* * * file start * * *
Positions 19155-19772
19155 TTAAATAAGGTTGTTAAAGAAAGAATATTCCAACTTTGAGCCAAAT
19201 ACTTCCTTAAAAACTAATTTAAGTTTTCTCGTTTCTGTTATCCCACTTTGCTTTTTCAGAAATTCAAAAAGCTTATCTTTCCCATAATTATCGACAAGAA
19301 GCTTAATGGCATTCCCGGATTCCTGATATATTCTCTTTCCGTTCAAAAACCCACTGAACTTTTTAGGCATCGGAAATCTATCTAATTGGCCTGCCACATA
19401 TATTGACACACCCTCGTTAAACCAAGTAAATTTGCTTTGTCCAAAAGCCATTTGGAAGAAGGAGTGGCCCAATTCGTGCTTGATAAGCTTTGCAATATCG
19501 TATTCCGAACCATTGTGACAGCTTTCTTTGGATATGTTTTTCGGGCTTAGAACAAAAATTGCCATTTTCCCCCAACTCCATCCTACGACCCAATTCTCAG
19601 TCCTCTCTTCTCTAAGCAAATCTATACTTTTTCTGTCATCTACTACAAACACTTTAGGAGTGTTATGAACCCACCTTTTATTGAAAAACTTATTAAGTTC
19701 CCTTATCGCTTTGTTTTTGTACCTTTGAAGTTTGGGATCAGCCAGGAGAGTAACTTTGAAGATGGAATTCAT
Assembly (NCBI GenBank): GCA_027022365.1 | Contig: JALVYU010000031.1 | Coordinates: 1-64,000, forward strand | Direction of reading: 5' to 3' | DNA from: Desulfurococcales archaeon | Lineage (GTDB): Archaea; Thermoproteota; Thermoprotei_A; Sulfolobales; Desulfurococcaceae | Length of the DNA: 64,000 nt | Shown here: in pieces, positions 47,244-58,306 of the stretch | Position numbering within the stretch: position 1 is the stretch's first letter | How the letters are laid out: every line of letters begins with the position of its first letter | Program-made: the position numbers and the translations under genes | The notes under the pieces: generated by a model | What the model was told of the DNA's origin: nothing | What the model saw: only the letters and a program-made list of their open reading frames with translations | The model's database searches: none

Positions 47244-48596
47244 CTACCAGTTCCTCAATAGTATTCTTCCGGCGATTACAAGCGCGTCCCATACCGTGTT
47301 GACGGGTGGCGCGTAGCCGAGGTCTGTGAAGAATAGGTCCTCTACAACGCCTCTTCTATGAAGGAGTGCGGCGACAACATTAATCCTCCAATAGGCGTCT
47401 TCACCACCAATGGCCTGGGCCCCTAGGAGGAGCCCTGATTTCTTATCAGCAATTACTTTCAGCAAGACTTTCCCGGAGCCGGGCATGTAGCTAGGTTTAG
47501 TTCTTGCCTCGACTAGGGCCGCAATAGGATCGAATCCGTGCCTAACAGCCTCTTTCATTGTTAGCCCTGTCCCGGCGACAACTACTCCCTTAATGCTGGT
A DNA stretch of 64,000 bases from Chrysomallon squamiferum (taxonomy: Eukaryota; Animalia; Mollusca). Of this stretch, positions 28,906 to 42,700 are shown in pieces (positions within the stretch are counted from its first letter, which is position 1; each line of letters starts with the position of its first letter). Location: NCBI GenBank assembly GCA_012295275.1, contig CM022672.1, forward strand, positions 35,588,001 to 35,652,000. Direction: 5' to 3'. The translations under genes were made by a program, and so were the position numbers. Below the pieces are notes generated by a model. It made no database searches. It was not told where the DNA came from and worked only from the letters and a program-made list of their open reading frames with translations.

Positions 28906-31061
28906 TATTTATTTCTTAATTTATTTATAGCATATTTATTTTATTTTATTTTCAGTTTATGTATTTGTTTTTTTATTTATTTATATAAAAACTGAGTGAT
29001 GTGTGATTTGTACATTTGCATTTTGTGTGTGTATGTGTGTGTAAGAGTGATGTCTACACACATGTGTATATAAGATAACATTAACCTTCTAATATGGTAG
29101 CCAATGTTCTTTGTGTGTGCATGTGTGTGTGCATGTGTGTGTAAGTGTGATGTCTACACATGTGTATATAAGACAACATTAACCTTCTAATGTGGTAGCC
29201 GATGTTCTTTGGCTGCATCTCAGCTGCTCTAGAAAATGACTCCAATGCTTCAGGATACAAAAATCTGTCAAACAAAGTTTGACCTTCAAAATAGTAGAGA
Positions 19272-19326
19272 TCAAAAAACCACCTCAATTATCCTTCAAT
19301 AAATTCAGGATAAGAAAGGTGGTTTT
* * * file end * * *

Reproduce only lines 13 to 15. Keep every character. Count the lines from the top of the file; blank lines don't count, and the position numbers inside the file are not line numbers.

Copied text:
47401 TCACCACCAATGGCCTGGGCCCCTAGGAGGAGCCCTGATTTCTTATCAGCAATTACTTTCAGCAAGACTTTCCCGGAGCCGGGCATGTAGCTAGGTTTAG
47501 TTCTTGCCTCGACTAGGGCCGCAATAGGATCGAATCCGTGCCTAACAGCCTCTTTCATTGTTAGCCCTGTCCCGGCGACAACTACTCCCTTAATGCTGGT
A DNA stretch of 64,000 bases from Chrysomallon squamiferum (taxonomy: Eukaryota; Animalia; Mollusca). Of this stretch, positions 28,906 to 42,700 are shown in pieces (positions within the stretch are counted from its first letter, which is position 1; each line of letters starts with the position of its first letter). Location: NCBI GenBank assembly GCA_012295275.1, contig CM022672.1, forward strand, positions 35,588,001 to 35,652,000. Direction: 5' to 3'. The translations under genes were made by a program, and so were the position numbers. Below the pieces are notes generated by a model. It made no database searches. It was not told where the DNA came from and worked only from the letters and a program-made list of their open reading frames with translations.